The only good that could come from this is putting up the idea of using Yeehaw Junction as the name for a new Web search engine.

The coming meeting of the Café Metropole Club will be on Thursday, 10. April. The 100th saint's 'Day of the Year' will be Saint-Fulbert. This saint doesn't seem to be named after any place in France. The nearest match is Saint-Fulgent, which is a bit southeast of Nantes.

Nearly all of the details concerning the club - only the club's address is useful to know - are handily placed on the one-stop compact 'About the Club' page. The virtual membership card on this page may be useful, but only one member has ever claimed this.

This Was Metropole Two Years Ago:

Issue 6.15 - 9. April 2001 - This issue began with the Café Metropole column's 'For More Sports.' The 'Au Bistro' column was headlined 'Bernard Tapie Is Back.' There were two features, titled 'Echoes Along the Seine' by Robert F. Burgess, and 'Are the Trains Running? Puzzled?' An email feature's headline was 'More Than Underwear at Stake.' The update for the Café Metropole Club meeting on 12. April was the 'On the Loose, the 'Jersey Four' report. There were fourphoto: sign, rue des prestres 12 brand new 'Posters of the Week' and Ric's 'Cartoon of the Week' had the caption, 'Our Sports Reporter.' A photo page featured 'Dimitri's View.'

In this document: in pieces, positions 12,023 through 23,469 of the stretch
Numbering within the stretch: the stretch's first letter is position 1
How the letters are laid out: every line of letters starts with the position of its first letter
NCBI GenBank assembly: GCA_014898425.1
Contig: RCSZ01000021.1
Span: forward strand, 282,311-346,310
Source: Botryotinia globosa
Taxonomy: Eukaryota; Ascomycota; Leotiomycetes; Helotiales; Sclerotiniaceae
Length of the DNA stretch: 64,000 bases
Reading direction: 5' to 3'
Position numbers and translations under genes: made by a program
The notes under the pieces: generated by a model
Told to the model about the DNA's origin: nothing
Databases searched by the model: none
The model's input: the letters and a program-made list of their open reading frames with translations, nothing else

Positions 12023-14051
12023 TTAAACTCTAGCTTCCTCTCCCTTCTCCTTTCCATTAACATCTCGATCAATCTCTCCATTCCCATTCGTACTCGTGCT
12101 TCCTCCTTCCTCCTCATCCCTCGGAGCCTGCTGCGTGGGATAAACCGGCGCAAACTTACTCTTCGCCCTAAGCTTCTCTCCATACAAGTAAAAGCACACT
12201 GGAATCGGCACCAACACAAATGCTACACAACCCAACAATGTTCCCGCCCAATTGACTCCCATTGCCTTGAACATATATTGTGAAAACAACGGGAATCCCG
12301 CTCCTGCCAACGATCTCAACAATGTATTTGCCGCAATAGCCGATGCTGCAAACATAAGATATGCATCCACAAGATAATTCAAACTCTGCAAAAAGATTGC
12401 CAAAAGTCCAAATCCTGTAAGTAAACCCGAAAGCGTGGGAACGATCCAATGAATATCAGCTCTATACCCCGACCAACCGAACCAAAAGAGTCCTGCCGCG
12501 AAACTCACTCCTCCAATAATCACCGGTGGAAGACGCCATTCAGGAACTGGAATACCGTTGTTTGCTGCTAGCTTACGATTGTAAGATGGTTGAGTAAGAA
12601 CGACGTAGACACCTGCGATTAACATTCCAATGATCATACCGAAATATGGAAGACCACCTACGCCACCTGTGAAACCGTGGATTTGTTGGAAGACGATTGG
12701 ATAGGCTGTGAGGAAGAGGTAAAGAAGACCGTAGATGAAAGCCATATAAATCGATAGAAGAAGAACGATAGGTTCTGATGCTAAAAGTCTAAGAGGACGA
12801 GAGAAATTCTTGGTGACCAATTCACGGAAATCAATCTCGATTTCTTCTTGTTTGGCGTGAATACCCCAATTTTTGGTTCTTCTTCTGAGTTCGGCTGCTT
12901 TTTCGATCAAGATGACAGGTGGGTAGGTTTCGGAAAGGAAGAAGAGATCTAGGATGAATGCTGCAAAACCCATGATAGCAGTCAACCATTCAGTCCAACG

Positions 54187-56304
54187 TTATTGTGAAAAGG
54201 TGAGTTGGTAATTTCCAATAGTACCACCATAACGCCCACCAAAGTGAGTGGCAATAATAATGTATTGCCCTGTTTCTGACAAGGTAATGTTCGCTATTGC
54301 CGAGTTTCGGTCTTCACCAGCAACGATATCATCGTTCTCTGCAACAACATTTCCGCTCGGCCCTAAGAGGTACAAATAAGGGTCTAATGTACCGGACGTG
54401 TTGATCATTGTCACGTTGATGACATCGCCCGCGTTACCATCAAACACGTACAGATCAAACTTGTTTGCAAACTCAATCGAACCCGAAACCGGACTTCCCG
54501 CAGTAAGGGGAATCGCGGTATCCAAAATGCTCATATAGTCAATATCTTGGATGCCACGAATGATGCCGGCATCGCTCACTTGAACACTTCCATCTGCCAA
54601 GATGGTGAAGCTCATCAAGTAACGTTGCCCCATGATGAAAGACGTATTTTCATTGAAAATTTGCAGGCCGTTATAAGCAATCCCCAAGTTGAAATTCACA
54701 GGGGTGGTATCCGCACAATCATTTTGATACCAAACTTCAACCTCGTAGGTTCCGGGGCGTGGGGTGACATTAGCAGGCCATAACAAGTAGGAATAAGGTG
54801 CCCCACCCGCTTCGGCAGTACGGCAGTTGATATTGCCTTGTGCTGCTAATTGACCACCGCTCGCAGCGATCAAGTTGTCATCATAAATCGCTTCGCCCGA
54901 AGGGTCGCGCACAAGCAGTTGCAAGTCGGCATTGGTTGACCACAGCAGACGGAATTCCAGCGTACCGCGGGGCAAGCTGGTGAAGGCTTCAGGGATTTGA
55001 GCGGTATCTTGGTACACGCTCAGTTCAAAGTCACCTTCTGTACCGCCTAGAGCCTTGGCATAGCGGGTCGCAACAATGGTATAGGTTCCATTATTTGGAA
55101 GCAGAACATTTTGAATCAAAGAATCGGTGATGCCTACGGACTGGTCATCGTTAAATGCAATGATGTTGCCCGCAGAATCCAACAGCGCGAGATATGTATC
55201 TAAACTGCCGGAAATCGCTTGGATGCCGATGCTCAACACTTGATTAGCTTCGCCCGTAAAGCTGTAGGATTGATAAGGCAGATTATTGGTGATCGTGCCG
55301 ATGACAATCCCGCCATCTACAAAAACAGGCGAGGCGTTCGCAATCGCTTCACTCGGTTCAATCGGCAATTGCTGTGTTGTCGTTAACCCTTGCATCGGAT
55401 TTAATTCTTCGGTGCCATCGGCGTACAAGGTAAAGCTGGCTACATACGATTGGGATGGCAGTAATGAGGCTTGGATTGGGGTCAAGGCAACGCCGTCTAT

This Was Metropole Three Years Ago

Issue 5.15 - 10. April 2000 - The week's Café Metropole column was titled, 'Socko Dwarf Show.' The 'Au Bistro' column's headline was 'Gnome Snatch At Bagatelle.' The itsy-bitsy features of the week were titled '10,000 Minis On Display at Model Show' and 'A Bagatelle of Dwarfs - 2000 of Them!' The Café Metropole Club update for this issue on 13. April had the 'Starving In Paris' report. There was another club item called 'Brooklyn Makes 'City of the Week.' The 'Scene' column had a 'All the Stuff, from Soup to Nuts.' There were four new 'Posters of the Week' and Ric's Cartoon was captioned, 'Don't Rush!'

The Tour de France